Thoughts: A Taste of Gold and Iron by Alexandra Rowland

Source : NetGalley, thank you so much to the publisher!!
TL;DR : I love this, I loved everything about this. Highly recommend this.


A Taste of Gold and Iron is the story of Prince Kadou and his bodyguard Evemer as they seek to both redeem Kadou and solve the mystery of a break-in at a guild within his sister’s great city. Along the way romance and even more mystery will ensue. Along with a reading slump for me because this book was so good I couldn’t function properly for a day or two afterwards.

Prince Kadou is the brother to the queen of a country that highly prizes honesty and trust in all things. From their elite guard units, to how they treat the people and to the currency of the land. This trusting nature to the world and drive to find and honor trust bleeds into the story itself, lending this an almost cozy feel. You know there are stakes, and they’re very important. You feel the tension and the need to solve the mystery. Yet, you also have this amazing feeling to the story. All long the way you have the slow burn romance between Kadou and Evemer that was simply incredible.

One of the biggest things to know going into this is that Kadou suffers from what I would view as a full on Anxiety disorder. He has attacks throughout the novel and we follow his mind as he can sometimes spiral out into anxious thoughts. In this world they don’t seem to have a word for this, instead he sees it as proof he is a coward, when all his other actions show him as otherwise. Because of that I loved the journey we take with Evemer – appointed to him after an unfortunate altercation at the beginning of the novel left two of Evemer’s fell guards dead and the blame at Kadou’s feet. We watch the two’s relationship unfold slowly as each learns to understand, take care of, and truly see the other. Evemer enters into his service with the lowest of opinions of Kadou, based solely on the rumors and scant information of that event. The journey from that mindset to the end? Amazing.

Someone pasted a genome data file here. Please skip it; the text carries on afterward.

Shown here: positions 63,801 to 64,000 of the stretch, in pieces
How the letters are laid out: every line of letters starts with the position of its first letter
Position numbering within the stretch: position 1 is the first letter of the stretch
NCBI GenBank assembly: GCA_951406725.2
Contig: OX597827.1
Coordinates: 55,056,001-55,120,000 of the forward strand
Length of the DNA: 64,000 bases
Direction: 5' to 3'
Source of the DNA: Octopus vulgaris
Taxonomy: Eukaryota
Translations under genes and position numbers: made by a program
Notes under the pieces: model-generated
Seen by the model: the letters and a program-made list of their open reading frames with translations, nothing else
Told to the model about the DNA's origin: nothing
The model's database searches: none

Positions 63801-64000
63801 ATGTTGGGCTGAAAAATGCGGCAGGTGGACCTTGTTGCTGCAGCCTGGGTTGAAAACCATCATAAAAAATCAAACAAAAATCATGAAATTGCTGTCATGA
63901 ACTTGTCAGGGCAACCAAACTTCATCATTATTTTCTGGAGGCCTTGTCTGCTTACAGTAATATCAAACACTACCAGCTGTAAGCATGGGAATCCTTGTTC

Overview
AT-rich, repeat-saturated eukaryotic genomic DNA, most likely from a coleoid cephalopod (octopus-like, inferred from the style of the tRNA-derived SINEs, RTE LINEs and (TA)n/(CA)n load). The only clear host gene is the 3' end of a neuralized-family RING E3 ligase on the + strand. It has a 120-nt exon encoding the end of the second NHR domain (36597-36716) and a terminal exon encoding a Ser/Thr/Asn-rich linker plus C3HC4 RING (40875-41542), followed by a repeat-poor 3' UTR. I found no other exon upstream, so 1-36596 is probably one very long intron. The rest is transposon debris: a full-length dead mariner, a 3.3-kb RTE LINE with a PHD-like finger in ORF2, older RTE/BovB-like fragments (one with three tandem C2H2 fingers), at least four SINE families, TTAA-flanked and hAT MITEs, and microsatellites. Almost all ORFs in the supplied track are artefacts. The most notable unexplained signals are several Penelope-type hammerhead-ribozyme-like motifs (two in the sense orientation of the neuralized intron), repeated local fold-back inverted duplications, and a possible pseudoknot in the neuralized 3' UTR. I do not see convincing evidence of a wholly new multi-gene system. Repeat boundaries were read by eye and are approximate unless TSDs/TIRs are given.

The other characters in this story are just as great, though the cast keeps itself relatively small. My favorite by far was Tadou, who I would die for. I can say that as someone who despised him early in the book. By the end I loved him and related to him so much. Kadou’s sister was also so interesting, and I’d love to see where her story goes and how her life unfolds.

One other fact of note about this book is the queer normative world. There are multiple genders, something I adored, with multiple different pronouns in use. Queer relationships were also open and welcomed in every way, characters talking freely (if they wanted to) about their feelings and ‘friends’ we’ll say. There were several characters, such as Melek, who I would love to see more of for that reason as well!

My only real complaints with this book were a few pacing stumbles and one or two places where I felt the suspension of disbelief was a bit much, just in outcomes (if X knew where Y was why didn’t X just move on it, that sort of thing). Otherwise I adored this enough that I don’t much care. If you enjoy slow burn political romance this is your book. Pick it up, I beg you.

5 Iron nails out of 5

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